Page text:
Speaking of villains, Powell’s main antagonist, Sir Fitzurse has the three “Rs” one always wants in a thriller – he is resourceful, relentless, and ruthless. His mission is allegedly to Arrest Archbishop Thomas Becket and abduct the mysterious Theodosia, a young naïve anchoress who has spent most of her life willingly dwelling in a prison-like cell as she strives to make herself worthy to serve God as a nun. The arrest goes awry and, as we know from history books, Thomas Becket is killed.

Sir Fitzurse’s scheming was nearly flawless, his only mistakes being the enlistment of Sir Benedict Palmer and allowing the young knight to hear of the diabolical torture that Sir Fitzurse has planned for Theodosia. Though desperate to receive the pay that Fitzurse promised, Palmer’s conscience won’t allow him to be a party to Fitzurse’s evils. In fact, Palmer aids Theodosia in making a daring escape.

Romance blossoms between the headstrong anchoress, Theodosia, and the tarnished knight, Sir Palmer, as they are forced to their wits’ end to elude capture by Fitzurse and his minions. All the while, they struggle to determine the secret Theodosia unknowingly holds. The hope is that learning the truth that Fitzurse so desperately desires just might save them.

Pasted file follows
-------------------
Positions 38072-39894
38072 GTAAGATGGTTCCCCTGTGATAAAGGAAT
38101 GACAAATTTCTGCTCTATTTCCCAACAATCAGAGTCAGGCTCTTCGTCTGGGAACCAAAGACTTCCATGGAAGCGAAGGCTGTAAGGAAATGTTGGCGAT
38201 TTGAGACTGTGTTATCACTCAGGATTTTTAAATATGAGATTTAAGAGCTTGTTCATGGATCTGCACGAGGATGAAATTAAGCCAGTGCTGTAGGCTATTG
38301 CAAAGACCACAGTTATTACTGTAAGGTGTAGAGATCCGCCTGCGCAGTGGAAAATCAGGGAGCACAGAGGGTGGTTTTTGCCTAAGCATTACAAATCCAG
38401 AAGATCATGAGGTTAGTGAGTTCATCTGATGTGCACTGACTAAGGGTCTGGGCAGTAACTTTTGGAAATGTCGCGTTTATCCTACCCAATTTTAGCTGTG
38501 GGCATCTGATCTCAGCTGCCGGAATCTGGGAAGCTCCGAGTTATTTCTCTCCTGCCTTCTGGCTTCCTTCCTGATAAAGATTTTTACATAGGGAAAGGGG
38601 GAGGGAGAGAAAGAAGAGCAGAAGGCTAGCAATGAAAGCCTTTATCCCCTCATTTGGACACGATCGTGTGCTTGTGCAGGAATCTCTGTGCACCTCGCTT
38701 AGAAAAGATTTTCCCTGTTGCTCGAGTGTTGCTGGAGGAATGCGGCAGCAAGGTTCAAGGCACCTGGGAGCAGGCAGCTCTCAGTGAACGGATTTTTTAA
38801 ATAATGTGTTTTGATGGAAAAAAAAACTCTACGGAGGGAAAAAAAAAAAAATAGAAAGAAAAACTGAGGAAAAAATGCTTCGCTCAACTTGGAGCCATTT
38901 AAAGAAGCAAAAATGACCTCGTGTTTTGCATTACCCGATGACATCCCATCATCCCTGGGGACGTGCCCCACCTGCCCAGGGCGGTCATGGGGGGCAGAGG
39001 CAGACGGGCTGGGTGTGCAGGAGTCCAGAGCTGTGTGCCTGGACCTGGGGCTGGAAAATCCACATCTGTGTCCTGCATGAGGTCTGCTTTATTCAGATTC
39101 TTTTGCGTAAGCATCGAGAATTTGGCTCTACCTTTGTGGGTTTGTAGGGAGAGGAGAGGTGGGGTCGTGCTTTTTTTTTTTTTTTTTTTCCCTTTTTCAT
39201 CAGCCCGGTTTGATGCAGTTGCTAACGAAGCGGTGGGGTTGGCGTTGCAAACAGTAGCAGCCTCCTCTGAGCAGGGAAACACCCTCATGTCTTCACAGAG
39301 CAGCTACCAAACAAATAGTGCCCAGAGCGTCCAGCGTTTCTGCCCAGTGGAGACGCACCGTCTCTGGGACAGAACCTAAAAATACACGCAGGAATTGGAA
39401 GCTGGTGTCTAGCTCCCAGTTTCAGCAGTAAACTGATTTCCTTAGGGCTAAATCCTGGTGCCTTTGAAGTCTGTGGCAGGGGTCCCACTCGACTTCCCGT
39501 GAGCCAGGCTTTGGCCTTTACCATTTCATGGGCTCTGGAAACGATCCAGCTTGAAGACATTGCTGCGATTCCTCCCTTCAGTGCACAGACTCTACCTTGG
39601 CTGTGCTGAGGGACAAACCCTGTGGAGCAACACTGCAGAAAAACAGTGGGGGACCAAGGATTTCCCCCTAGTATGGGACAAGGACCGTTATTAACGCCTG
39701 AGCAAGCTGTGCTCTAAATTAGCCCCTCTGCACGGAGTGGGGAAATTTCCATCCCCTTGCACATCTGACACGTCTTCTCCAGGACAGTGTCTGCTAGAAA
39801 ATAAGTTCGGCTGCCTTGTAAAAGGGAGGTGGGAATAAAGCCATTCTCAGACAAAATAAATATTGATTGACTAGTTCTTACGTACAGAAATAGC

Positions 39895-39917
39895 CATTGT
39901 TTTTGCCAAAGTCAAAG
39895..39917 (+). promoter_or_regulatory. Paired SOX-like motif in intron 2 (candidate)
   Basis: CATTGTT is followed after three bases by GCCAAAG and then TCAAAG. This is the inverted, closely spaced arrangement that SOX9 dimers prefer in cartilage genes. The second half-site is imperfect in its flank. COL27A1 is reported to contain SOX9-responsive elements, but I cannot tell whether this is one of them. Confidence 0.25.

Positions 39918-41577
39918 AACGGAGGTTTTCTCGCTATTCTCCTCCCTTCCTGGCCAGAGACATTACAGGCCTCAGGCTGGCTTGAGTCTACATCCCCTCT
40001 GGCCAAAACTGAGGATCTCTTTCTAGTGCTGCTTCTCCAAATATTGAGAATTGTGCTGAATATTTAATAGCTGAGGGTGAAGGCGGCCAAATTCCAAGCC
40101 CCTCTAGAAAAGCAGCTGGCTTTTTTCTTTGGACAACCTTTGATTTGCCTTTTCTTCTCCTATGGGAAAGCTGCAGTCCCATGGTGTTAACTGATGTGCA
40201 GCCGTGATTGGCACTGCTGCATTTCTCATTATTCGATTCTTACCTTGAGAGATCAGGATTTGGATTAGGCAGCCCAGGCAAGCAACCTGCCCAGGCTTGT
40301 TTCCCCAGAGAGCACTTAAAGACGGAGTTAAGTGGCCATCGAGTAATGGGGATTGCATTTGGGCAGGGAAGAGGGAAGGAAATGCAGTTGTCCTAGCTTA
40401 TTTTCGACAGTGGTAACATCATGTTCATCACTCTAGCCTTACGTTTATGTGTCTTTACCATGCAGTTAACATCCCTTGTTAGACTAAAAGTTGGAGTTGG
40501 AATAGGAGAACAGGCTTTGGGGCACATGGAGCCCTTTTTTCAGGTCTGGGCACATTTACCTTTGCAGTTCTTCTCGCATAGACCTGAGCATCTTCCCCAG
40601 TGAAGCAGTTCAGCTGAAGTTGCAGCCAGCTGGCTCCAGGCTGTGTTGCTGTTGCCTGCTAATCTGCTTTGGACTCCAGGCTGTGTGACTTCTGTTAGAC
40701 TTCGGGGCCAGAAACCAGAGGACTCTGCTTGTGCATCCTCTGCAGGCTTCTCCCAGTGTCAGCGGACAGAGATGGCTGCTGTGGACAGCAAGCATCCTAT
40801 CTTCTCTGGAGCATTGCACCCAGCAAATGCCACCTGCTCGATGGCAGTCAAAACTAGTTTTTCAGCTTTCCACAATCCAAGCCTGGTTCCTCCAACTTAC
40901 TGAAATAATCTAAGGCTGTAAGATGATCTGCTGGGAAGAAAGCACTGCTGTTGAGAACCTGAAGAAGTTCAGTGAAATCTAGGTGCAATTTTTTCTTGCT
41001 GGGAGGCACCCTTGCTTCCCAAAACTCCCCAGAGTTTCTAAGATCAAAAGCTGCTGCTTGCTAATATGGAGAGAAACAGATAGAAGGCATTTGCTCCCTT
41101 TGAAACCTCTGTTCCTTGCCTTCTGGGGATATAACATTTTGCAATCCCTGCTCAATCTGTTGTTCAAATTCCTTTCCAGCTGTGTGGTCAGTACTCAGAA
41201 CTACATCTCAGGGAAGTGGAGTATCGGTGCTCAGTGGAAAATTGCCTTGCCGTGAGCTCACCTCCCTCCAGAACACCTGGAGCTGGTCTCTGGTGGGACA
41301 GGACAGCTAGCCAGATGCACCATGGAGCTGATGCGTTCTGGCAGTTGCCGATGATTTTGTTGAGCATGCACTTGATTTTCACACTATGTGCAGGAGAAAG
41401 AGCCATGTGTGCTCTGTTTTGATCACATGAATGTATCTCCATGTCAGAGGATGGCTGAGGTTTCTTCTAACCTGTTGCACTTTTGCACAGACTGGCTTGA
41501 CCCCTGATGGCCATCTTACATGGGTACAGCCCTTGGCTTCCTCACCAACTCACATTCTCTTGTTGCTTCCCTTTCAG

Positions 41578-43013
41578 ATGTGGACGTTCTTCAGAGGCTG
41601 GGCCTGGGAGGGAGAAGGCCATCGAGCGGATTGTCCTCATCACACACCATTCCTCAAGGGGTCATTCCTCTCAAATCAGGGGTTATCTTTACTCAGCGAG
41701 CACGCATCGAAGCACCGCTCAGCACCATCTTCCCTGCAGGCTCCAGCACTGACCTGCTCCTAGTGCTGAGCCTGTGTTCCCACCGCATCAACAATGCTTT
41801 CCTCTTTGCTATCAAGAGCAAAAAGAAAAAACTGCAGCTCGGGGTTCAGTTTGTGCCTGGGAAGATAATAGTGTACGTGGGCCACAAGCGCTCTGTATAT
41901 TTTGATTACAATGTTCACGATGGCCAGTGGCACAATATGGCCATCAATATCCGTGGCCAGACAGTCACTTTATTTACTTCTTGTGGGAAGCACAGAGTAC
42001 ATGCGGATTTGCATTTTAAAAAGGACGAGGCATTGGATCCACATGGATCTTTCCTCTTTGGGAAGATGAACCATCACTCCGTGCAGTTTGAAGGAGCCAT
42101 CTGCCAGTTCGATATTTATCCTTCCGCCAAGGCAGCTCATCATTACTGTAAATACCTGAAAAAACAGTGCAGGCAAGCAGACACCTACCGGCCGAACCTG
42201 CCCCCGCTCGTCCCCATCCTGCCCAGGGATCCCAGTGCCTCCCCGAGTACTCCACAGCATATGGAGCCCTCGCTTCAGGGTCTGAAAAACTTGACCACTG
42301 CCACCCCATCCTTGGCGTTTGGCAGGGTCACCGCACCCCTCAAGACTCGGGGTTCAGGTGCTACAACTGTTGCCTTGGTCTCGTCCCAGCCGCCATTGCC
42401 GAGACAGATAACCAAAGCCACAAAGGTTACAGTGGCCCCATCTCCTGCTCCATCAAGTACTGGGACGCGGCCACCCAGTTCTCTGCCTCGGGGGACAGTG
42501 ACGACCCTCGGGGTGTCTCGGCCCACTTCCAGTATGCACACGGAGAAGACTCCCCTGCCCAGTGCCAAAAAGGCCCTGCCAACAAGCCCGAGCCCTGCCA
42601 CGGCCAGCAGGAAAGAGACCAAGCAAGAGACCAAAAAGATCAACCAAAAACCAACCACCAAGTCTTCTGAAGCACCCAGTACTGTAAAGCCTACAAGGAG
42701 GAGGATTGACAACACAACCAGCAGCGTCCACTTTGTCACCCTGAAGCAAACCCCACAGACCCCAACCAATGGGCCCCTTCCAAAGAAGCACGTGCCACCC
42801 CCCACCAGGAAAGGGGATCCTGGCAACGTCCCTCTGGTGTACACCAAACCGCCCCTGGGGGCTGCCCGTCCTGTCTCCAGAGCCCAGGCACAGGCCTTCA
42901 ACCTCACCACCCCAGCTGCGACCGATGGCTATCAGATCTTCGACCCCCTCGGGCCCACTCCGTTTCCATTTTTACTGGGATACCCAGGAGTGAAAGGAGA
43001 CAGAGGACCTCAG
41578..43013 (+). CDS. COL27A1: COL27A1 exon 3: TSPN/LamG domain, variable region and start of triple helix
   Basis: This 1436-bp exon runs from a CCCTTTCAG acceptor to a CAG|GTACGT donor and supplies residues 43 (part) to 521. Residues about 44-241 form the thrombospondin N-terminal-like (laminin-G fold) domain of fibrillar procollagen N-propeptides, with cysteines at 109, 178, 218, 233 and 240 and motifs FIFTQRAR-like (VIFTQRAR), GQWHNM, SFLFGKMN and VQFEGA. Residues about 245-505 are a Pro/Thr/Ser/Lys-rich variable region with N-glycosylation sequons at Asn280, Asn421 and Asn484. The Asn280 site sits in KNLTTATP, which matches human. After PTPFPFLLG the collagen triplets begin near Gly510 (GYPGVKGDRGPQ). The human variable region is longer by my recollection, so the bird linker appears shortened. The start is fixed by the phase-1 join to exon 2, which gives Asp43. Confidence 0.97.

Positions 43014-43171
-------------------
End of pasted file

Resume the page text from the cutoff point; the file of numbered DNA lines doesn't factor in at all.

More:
The Fifth Knight is highly recommended for those who want a thrilling read with protagonists you can root for and watch grow.

THE FIFTH KNIGHT AT AMAZON
E.M. POWELL’S WEBSITE
E.M. POWELL ON FACEBOOK
E.M. POWELL ON TWITTER

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And Now, A Word from My Cat

Me, Koniferous Clark

Me, Koniferous Clark

That strikingly attractive creature on the left is me, Koniferous Clark, known as Kona to humans. I might resemble an ordinary tortoise shell housecat, but I’m actually a member of the species Impus Demonicus. I worship the mischievous and merciless Goddess Mawroo.

The Oaf and his Mate

The Oaf and his Mate